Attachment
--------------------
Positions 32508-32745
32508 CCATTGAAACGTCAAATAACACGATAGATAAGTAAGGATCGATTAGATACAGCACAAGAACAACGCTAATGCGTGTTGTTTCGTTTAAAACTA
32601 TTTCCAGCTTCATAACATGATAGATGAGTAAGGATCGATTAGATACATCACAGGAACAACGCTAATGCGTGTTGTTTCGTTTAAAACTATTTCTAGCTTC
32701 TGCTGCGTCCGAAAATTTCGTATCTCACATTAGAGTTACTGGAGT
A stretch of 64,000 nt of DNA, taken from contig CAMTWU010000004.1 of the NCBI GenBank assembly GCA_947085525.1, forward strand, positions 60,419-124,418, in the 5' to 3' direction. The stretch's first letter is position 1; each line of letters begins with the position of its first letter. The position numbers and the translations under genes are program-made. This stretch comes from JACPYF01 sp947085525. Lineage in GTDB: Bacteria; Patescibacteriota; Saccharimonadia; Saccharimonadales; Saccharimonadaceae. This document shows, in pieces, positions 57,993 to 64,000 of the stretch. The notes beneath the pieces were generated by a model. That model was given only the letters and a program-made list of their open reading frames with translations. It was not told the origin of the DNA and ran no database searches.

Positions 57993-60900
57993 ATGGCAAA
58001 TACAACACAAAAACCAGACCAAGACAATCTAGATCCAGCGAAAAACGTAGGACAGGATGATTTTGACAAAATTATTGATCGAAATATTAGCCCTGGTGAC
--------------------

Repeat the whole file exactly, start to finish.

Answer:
Positions 32508-32745
32508 CCATTGAAACGTCAAATAACACGATAGATAAGTAAGGATCGATTAGATACAGCACAAGAACAACGCTAATGCGTGTTGTTTCGTTTAAAACTA
32601 TTTCCAGCTTCATAACATGATAGATGAGTAAGGATCGATTAGATACATCACAGGAACAACGCTAATGCGTGTTGTTTCGTTTAAAACTATTTCTAGCTTC
32701 TGCTGCGTCCGAAAATTTCGTATCTCACATTAGAGTTACTGGAGT
A stretch of 64,000 nt of DNA, taken from contig CAMTWU010000004.1 of the NCBI GenBank assembly GCA_947085525.1, forward strand, positions 60,419-124,418, in the 5' to 3' direction. The stretch's first letter is position 1; each line of letters begins with the position of its first letter. The position numbers and the translations under genes are program-made. This stretch comes from JACPYF01 sp947085525. Lineage in GTDB: Bacteria; Patescibacteriota; Saccharimonadia; Saccharimonadales; Saccharimonadaceae. This document shows, in pieces, positions 57,993 to 64,000 of the stretch. The notes beneath the pieces were generated by a model. That model was given only the letters and a program-made list of their open reading frames with translations. It was not told the origin of the DNA and ran no database searches.

Positions 57993-60900
57993 ATGGCAAA
58001 TACAACACAAAAACCAGACCAAGACAATCTAGATCCAGCGAAAAACGTAGGACAGGATGATTTTGACAAAATTATTGATCGAAATATTAGCCCTGGTGAC